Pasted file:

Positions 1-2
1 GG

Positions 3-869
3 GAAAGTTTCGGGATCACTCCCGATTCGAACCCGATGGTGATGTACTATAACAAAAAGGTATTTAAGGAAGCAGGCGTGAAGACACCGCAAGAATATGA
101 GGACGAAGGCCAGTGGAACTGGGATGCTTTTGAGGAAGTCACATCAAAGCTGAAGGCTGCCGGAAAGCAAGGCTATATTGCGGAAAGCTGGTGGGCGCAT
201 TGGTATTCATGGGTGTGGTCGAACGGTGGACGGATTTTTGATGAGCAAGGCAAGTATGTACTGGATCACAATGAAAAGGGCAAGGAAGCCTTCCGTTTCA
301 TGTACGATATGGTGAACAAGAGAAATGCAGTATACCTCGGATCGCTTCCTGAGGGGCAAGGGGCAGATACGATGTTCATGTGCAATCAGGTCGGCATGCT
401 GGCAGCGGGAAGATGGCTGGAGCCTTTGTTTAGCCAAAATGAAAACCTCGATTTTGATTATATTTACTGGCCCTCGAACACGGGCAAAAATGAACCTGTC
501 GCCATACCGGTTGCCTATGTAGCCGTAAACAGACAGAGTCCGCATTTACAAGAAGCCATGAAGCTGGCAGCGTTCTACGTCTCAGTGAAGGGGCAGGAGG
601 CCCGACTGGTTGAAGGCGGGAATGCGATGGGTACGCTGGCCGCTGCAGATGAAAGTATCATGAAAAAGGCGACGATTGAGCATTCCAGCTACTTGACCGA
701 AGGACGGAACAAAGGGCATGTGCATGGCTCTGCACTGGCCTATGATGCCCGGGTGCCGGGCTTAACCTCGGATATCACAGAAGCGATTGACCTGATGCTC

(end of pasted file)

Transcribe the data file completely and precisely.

Positions 1-2
1 GG

Positions 3-869
3 GAAAGTTTCGGGATCACTCCCGATTCGAACCCGATGGTGATGTACTATAACAAAAAGGTATTTAAGGAAGCAGGCGTGAAGACACCGCAAGAATATGA
101 GGACGAAGGCCAGTGGAACTGGGATGCTTTTGAGGAAGTCACATCAAAGCTGAAGGCTGCCGGAAAGCAAGGCTATATTGCGGAAAGCTGGTGGGCGCAT
201 TGGTATTCATGGGTGTGGTCGAACGGTGGACGGATTTTTGATGAGCAAGGCAAGTATGTACTGGATCACAATGAAAAGGGCAAGGAAGCCTTCCGTTTCA
301 TGTACGATATGGTGAACAAGAGAAATGCAGTATACCTCGGATCGCTTCCTGAGGGGCAAGGGGCAGATACGATGTTCATGTGCAATCAGGTCGGCATGCT
401 GGCAGCGGGAAGATGGCTGGAGCCTTTGTTTAGCCAAAATGAAAACCTCGATTTTGATTATATTTACTGGCCCTCGAACACGGGCAAAAATGAACCTGTC
501 GCCATACCGGTTGCCTATGTAGCCGTAAACAGACAGAGTCCGCATTTACAAGAAGCCATGAAGCTGGCAGCGTTCTACGTCTCAGTGAAGGGGCAGGAGG
601 CCCGACTGGTTGAAGGCGGGAATGCGATGGGTACGCTGGCCGCTGCAGATGAAAGTATCATGAAAAAGGCGACGATTGAGCATTCCAGCTACTTGACCGA
701 AGGACGGAACAAAGGGCATGTGCATGGCTCTGCACTGGCCTATGATGCCCGGGTGCCGGGCTTAACCTCGGATATCACAGAAGCGATTGACCTGATGCTC